The Selection of Yeast
Yeast control and requirements for brewing equipment. Yeast is the fundamental element in beer production, and the quality of the beer is closely related to the quality of the yeast.
The recovered yeast paste should be white in color, without any other flavors or sour taste, and have a sticky appearance. The detection results of miscellaneous bacteria and harmful microorganisms in the fermentation brew should be used to assess the contamination level of yeast in the tank. According to the principle of “sterile use of yeast,” tanks with inadequate microorganisms cannot be used as flowing yeast. The principle of “check first, use later” must be followed. The recovered yeast should be tested before adding and using it. The mortality rate of yeast should be less than 5%, and the pH value should not exceed 5. The yeast recovery cycle should be controlled within 5 generations to ensure good yeast activity and excellent beer flavor.
The Timing of Yeast Recovery
The method has shown that when the apparent sugar content of the fermentation brew drops to 3.5 OP, the tank is sealed and maintained at a pressure of 0.08~0.10 Mpa. After 2-3 days of pressure increase, the yeast is recovered. At this time, the yeast is most active, fermenting vigorously, and robust.
The advantage of this type of recovery is that yeast cells do not go through a period of stasis but enter the growth phase directly. This leads to rapid multiplication, vigorous fermentation, and a fast reduction in diacetyl, ensuring stable beer quality.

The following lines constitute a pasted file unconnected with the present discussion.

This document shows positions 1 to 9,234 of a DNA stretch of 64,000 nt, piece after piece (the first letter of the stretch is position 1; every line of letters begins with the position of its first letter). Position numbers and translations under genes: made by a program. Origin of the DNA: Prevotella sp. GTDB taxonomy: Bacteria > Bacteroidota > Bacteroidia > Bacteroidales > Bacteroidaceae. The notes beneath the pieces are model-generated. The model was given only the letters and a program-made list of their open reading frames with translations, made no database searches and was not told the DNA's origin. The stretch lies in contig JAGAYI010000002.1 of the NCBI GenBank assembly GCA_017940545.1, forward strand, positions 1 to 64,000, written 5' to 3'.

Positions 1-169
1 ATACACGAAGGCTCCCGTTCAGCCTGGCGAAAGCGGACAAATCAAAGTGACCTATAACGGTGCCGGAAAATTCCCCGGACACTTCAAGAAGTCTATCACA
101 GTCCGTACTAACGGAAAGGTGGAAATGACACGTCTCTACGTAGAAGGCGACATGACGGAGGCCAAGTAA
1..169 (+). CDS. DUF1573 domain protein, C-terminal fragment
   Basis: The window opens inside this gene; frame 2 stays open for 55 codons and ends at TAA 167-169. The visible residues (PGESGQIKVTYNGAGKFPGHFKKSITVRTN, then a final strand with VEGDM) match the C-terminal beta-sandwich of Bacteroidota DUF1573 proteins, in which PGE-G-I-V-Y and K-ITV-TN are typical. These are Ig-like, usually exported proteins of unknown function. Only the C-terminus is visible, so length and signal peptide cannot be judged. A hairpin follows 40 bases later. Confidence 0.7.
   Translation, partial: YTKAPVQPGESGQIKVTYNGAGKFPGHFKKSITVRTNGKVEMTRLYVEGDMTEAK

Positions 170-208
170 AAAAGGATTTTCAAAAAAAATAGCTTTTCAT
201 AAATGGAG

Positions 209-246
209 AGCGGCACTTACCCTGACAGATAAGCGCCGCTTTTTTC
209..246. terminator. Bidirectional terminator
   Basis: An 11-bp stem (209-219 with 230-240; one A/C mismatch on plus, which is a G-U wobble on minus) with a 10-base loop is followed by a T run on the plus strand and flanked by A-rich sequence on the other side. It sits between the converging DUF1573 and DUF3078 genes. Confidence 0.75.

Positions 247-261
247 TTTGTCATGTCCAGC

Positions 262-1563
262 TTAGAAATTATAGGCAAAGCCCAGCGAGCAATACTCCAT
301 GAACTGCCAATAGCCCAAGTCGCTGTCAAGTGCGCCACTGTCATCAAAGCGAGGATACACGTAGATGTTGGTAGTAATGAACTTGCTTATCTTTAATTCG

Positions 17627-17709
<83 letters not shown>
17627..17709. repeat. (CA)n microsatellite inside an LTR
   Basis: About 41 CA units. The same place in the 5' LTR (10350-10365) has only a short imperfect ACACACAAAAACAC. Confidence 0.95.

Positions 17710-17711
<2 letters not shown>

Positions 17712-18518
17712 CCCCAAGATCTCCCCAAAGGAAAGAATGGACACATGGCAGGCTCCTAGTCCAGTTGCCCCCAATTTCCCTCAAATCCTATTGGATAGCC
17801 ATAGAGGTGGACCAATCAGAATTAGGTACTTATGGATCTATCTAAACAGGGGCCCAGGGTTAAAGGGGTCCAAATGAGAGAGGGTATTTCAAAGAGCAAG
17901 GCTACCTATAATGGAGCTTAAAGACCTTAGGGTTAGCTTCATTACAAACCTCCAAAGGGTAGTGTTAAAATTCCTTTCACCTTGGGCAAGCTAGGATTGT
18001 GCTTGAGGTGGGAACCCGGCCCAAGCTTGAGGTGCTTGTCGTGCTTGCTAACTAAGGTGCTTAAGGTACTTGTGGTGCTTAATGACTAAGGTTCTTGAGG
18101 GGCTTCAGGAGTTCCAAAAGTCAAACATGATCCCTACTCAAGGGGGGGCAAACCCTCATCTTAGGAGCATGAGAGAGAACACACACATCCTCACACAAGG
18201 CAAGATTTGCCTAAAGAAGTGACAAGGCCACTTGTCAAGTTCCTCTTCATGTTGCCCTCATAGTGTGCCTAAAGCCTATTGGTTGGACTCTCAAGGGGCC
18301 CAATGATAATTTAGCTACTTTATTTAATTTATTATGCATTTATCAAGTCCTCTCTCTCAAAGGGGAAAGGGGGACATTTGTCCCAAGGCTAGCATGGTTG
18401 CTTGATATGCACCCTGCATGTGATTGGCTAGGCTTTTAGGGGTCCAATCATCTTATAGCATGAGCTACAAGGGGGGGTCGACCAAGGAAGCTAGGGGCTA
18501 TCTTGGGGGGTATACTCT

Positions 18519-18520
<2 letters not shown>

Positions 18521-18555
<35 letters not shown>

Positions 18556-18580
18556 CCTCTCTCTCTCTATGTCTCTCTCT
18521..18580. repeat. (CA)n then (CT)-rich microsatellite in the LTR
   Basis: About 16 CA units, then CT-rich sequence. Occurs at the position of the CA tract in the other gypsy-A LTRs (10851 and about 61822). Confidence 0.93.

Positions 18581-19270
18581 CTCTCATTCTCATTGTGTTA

Yeast Control During Fermentation
In the fermentation process, the yeast sedimentation forms layers. The lower layer mainly contains aged and dead cells mixed with a lot of cold coagulation, etc. The middle layer is in the thriving reproduction period of fermentation, with vigorous yeast and high fermentation power. The upper layer consists of relatively light yeast mixed with hop resin and other impurities, and its quality is lower than that of the middle layer. Therefore, when selecting yeast, the “head and tail, take the middle” approach should be adopted.
The yeast count in a full tank should be controlled between (1.5~2.0) x 10^7/ml, and the inoculation amount of yeast should be kept at 0.8%. If the amount of yeast inoculation is insufficient (less than 1.0 x 10^7/ml), the yeast cell growth time will be increased, and the fermentation cycle will be prolonged, which is detrimental to the yeast’s development and prone to microbial contamination. On the other hand, if the inoculation amount is too high, the reproduction of new yeast cells will be hindered, leading to maturation and aging and affecting the recovery quality of yeast.